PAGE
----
While “Call of Duty” seems to have become complacent over the years, almost afraid of innovation, the Battlefield franchise has taken pride in its ability to push boundaries for first person shooters.
This strive for greatness has resulted in both positive and negative qualities. Players have been graced with a large scale 32-person multiplayer shooter with fully destructible environments and levelations while also suffering from extreme multiplayer issues in both matchmaking and gameplay.
The newest iteration of the Battlefield franchise, “Battlefield Hardline,” is a spinoff of the core Battlefield franchise. The game, which focuses on the conflict between cops and criminals instead of a warzone, is a great improvement from “Battlefield 4” but ultimately still flawed.
The lowest point of the game, which is a common low point for the genre, rests in the game’s single player campaign. The studio behind the “Dead Space” trilogy, Visceral, took over the single player campaign creating a TV episodic character-driven narrative. Although Visceral is a proven talent, “Hardline”’s campaign is nothing more than repetitive gameplay and stereotypical FPS set pieces.
The arrest gameplay mechanic notably stands as the most frustrating mechanic as it is repetitive, frustrating and unnatural. This repeated mechanic coupled with some broken stealth based gameplay creates a gimmicky and unnatural gameplay experience that is disjointed and un-immersive for the gamer. The narrative itself is forgettable due to uninteresting characters, though the episodic approach to gameplay feels fresh compared to other more cinematic like campaign structures.
Moving beyond the campaign we come to the multiplayer, which is the real selling point for the “Battlefield” games. While the multiplayer is fun, and definitely fresh in comparison to the competition, the game is still crippled with issues.
The best parts of “Hardline” are its maps and game engine. Hardline delivers a diverse assortment of multiplayer maps that provide fresh experiences. Maps vary from large towns and downtown cities to tight and close quartered slum and bank brawls. On the smaller maps (Bank Job or The Block) “Hardline” can get a bit too claustrophobic in its 32-man firefights, but it’s these smaller and more intimate locations which allows for the gameplay to shine.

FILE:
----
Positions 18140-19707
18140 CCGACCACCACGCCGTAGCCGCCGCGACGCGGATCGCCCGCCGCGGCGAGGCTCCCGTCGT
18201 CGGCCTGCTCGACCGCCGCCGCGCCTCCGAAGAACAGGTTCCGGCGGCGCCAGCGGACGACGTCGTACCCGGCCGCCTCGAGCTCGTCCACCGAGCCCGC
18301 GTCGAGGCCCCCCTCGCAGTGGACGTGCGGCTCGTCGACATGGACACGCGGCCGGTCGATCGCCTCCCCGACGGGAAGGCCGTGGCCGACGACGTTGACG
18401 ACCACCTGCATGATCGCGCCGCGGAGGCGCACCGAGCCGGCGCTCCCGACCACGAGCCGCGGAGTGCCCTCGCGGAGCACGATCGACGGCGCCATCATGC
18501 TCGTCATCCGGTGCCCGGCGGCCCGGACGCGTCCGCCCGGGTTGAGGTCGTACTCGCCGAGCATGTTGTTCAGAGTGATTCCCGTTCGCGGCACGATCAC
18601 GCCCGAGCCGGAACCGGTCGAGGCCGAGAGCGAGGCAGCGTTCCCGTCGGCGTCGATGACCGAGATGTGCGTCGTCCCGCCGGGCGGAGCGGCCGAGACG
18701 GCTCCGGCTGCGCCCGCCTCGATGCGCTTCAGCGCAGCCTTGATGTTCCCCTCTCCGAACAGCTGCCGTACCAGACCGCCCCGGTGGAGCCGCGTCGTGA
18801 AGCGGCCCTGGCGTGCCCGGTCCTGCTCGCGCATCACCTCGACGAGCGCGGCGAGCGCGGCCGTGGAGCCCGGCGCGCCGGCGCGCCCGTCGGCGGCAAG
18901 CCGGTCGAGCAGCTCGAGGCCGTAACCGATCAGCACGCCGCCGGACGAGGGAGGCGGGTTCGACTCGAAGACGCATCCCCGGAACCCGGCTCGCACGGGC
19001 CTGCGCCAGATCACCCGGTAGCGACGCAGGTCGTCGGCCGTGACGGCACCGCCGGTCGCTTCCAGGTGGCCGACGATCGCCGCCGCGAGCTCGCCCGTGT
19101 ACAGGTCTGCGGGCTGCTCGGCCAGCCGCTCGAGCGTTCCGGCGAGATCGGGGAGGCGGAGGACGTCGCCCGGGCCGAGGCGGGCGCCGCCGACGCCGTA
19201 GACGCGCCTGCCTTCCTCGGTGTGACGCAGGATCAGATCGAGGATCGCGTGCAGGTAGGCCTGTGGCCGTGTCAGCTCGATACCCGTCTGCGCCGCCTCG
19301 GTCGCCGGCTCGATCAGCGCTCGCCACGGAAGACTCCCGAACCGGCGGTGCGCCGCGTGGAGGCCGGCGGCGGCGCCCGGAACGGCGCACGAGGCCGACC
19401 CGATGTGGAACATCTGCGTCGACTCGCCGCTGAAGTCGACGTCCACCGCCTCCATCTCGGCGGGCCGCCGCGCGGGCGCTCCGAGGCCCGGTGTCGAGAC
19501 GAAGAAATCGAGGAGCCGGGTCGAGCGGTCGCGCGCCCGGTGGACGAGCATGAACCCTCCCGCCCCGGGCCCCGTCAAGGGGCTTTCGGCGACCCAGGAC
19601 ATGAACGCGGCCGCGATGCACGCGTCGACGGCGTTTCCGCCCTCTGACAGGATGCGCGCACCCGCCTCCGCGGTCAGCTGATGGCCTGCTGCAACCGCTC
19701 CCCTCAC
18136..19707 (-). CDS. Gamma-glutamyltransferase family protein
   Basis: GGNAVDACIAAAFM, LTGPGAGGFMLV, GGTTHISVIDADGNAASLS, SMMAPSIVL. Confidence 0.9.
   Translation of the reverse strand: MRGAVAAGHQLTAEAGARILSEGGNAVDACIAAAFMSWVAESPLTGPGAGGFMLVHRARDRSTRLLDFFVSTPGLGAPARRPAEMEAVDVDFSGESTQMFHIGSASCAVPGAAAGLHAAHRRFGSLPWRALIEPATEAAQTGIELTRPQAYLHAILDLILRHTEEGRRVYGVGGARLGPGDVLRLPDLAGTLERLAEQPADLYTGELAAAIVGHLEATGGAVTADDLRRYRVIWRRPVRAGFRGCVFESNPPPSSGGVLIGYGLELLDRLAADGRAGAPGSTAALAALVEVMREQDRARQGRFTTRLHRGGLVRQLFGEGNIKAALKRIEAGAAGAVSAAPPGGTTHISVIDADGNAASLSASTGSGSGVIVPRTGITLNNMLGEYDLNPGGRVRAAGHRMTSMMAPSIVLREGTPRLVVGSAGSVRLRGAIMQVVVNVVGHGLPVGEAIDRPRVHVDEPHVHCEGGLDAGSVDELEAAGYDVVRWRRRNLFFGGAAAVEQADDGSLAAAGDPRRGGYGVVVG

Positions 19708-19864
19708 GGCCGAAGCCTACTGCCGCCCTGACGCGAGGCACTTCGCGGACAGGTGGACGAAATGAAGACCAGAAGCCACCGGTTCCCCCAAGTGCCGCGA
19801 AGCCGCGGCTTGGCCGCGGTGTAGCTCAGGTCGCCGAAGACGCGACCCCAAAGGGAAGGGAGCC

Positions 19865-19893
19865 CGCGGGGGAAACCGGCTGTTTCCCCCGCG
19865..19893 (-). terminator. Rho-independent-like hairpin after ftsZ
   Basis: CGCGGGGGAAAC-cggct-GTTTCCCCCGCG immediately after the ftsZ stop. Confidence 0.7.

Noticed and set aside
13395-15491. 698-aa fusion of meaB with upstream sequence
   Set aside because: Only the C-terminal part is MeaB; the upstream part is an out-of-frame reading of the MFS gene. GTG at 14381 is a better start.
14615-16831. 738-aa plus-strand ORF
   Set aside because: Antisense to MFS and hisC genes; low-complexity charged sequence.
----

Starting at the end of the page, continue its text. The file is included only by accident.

“Hardline” is labeled a half measure in the “Battlefield” franchise, because as a spinoff it takes steps to differentiate itself but doesn’t commit to this change. The game does cut back on certain weapons and vehicles stereotypically found in a “Battlefield” game, but doesn’t completely eliminate them. This results in a militarized police force/robbers, but makes gameplay feel very similar to past “Battlefield” iterations. While completely eliminating the militarized aspects of the weapons arsenal would have been a dramatic change, it would have made the game feel unique and fit with its core ideas. Instead the game takes the appearance of a cop vs. robbers game but feels very similar to the military shooters we have seen before.
“Battlefield Hardline” is a worthwhile experience due to its level design, game engine and unique game modes. Instead of the common deathmatch, capture the flag and conquest, we are robbing bank vaults, escorting hostages and hijacking cars. These creative game modes change the core gameplay and create an experience worth playing. Instead of focusing purely on combat, players are escorting/protecting hostages, collecting and then depositing money or speeding in vehicles across the map just attempting to stay alive.
“Battlefield Hardline” isn’t without faults unfortunately, and although it is a fresh change of pace from the common military multiplayer shooter it doesn’t do enough to differentiate itself. While it takes small steps toward a cop/robber focus core gameplay feels all too similar to standard military shooters.While “Hardline” isn’t a great game, it is definitely a fun twist on the “Battlefield” formula.